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Strike Tests Labor in New Economy

UPS strike comes at a time when number of walkouts annually has fallen from 300 to 35.

The Teamsters strike against United Parcel Service has developed into an important test of the ability of labor unions to remain relevant in the fast-paced, flexible economy of the Information Age.

That's why the AFL-CIO has vowed to loan the strikers $10 million a week, even if the picketing goes on for months, say labor experts. If a union as strong as the Teamsters can't win a standoff with such a labor-intensive employer as UPS, then all organized labor will suffer at least an important symbolic defeat.

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And union leaders hope now may be the time to reverse years of relative decline.

Worker insecurity brought on by waves of corporate downsizing and mergers might provide an atmosphere conducive to union organization in such important white collar service industries as software development and health care.

"The whole labor movement has its eyes on the ability of the Teamsters to get a good contract from UPS," says Charles Craver, a labor law expert at George Washington University.

The Teamsters - UPS standoff could yet come to a quickly negotiated end. Negotiators met yesterday for the first time in days.

Simple economics may be the most powerful force pushing the two sides towards a settlement. The strike benefit provided by the Teamsters to its members, $55 a week, is hardly munificent. UPS itself is losing millions of dollars in business every day.

But the UPS walkout has occurred in an era when strikes have become somewhat rare. There are only about 35 such big work stoppages annually now, as opposed to some 300 a year during the 1970s, according to Labor Department statistics.

That means strikes have become more carefully considered, say experts. Both sides know a strike is a fateful step. Their positions are likely to be entrenched.

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"When you see a strike now, you know it's a signal of much deeper issues, and that those issues are harder to resolve," says Thomas Kochan, a professor of industrial relations at the Massachusetts Institute of Technology in Cambridge, Mass.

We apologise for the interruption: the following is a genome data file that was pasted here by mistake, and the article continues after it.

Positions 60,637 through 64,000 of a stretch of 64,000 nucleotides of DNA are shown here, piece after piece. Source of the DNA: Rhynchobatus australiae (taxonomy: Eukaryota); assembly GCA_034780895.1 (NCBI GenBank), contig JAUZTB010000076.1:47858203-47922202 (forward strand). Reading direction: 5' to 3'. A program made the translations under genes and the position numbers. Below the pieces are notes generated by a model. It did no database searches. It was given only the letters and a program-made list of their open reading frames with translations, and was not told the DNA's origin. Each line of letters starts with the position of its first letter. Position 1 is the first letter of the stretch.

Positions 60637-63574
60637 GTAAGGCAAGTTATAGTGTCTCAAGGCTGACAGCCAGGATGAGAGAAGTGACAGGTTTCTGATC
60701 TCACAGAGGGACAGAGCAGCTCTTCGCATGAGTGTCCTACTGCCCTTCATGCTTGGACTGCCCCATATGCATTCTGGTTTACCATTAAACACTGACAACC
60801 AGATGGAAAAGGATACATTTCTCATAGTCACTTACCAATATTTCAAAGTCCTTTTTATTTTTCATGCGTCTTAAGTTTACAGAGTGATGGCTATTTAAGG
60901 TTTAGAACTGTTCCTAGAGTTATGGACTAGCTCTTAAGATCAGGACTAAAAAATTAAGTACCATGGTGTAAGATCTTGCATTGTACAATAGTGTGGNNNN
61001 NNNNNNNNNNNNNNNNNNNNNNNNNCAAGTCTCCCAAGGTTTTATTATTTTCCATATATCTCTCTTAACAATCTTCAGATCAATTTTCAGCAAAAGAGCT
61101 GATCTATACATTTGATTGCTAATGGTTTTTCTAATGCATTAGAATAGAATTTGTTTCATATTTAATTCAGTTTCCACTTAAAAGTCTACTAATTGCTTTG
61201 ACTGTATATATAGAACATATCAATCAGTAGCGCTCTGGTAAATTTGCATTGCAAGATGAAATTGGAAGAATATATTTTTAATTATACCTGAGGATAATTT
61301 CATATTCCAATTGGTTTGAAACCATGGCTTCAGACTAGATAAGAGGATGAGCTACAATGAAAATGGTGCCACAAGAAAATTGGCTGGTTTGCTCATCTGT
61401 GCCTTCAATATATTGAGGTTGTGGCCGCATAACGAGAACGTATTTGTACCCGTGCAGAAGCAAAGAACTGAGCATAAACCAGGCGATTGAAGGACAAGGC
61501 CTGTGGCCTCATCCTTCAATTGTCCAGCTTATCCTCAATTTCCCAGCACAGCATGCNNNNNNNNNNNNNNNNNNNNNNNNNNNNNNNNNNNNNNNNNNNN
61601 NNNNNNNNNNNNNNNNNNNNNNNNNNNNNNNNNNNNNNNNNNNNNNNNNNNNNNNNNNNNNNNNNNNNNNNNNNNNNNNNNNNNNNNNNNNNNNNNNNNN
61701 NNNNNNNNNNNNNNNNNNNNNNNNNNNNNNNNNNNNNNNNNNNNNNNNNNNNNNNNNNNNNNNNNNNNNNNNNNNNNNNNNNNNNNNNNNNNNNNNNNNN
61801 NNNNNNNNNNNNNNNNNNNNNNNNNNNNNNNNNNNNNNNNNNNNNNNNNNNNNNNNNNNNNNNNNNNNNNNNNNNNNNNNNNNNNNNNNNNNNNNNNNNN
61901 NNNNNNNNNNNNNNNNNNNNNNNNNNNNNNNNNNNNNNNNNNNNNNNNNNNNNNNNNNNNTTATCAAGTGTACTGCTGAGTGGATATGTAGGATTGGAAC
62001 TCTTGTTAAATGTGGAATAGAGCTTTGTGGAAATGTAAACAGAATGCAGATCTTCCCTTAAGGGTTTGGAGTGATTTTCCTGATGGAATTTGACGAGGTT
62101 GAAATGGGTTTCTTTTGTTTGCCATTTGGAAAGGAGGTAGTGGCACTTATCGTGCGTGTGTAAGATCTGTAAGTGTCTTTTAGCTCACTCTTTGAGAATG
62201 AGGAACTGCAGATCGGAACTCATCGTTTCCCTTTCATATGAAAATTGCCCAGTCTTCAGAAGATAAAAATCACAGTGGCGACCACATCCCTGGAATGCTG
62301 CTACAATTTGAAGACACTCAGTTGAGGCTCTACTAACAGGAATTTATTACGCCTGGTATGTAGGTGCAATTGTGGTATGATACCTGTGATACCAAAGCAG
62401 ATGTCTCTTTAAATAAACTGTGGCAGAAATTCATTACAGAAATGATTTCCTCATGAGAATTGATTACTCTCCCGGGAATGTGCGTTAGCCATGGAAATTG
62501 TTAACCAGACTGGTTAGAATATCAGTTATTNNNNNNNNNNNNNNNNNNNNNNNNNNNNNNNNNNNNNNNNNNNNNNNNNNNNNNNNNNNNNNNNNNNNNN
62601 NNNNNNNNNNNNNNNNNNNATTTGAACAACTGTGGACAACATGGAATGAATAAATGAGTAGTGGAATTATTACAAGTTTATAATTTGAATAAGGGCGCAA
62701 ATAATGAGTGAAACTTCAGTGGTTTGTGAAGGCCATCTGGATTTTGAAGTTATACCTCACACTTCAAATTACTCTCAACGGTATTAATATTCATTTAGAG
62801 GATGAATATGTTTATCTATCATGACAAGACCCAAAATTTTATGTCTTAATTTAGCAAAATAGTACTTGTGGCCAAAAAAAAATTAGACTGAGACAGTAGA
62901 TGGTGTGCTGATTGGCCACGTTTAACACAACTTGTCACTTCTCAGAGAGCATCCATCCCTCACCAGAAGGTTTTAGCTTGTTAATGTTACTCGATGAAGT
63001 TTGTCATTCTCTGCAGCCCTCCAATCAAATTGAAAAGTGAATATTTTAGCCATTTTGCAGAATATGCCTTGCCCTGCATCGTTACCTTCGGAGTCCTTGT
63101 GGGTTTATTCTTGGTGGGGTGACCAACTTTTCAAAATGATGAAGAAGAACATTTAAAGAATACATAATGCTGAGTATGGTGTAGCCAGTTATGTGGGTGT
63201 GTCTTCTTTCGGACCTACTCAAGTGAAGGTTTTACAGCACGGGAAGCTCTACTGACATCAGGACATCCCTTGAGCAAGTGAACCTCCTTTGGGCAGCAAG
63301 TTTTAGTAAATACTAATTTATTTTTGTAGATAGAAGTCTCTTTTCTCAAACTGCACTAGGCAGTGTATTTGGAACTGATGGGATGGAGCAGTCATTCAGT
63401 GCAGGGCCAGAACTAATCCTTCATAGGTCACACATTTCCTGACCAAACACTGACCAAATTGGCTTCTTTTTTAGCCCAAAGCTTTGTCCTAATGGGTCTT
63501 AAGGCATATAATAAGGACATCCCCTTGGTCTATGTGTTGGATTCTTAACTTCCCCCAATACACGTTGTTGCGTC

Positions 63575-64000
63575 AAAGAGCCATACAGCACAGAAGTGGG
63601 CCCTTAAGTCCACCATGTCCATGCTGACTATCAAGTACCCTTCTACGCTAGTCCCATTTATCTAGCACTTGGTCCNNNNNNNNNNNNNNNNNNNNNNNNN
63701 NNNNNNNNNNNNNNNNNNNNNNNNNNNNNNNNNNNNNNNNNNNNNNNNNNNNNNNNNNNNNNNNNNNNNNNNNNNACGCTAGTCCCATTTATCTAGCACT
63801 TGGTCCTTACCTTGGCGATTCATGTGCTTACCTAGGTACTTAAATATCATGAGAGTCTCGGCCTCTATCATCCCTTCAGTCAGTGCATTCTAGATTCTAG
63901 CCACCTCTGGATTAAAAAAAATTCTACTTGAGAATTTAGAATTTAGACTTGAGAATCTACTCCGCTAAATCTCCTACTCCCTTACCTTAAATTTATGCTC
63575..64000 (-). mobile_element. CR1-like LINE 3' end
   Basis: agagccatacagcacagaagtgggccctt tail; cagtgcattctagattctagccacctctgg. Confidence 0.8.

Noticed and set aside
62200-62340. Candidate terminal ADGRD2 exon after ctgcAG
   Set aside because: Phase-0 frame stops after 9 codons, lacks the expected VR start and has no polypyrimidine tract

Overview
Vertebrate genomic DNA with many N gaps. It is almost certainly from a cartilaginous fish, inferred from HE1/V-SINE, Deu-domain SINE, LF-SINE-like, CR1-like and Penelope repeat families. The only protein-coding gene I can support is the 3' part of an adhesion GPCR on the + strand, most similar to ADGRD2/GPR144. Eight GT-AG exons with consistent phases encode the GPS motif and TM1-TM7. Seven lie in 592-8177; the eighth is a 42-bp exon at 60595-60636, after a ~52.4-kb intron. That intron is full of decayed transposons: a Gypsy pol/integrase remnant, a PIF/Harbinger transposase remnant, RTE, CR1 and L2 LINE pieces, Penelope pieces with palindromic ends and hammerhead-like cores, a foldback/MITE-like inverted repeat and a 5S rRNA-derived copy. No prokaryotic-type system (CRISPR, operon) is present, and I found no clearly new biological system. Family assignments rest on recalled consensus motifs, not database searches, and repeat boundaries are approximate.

At the same time, the US labor movement is beginning to show signs of assertiveness after decades in which many of its fights revolved around just keeping the jobs unionists already had.

For one thing, American Federation of Labor and Congress of Industrial Organization president John Sweeney has pushed his organization further into grass-roots political lobbying than predecessor Lane Kirkland ever did. The AFL-CIO poured millions into the 1996 elections - although they failed in their goal to elect a Democratic-controlled Congress.

Mr. Sweeney has vowed to revive labor's influence in the American workplace. He and other labor leaders see opportunity in the fact that many US workers feel in secure in their jobs, despite the overall economic boom.

Expansion of labor union rolls is a primary goal. Currently only about 10 percent of the private sector work force pays union dues. Government workers have been a labor growth area in recent years, but union leaders know that a true renaissance must come from converts in the white collar service sector.

That means health care, where the rise of health maintenance organizations has increased worker unrest; banking, where relatively unskilled "back room" workers grind out enormous amounts of data processing; insurance; restaurants; and computers.

But the competition of the marketplace ensures that many employers are as union-averse as ever. UPS, for instance, must vie with nonunion FedEx for overnight delivery business. It can't afford that fight without the flexibility provided by part-time workers, say UPS managers.

Furthermore, the increasing complication of the nature of work may play against union interests. The Teamsters are fighting for full-time jobs, yet many employees - retirees, parents, teens - want part-time work. The Teamsters want UPS to continue contributing to a union-wide pension fund - but UPS says it can raise benefits to its own retired workers if allowed to pull out.

"One question the strike raises is 'Who are workers going to maintain loyalty to?" says Marvin Kosters at the American Enterprise Institute. "The brotherhood and its leadership, or themselves and their own interests?"

Polls show that for now the Teamsters are winning the battle for public sympathy. If they win, or at least appear to make UPS give up substantial concessions, they could make a dent in the public's larger perception of unions as increasingly ineffectual.

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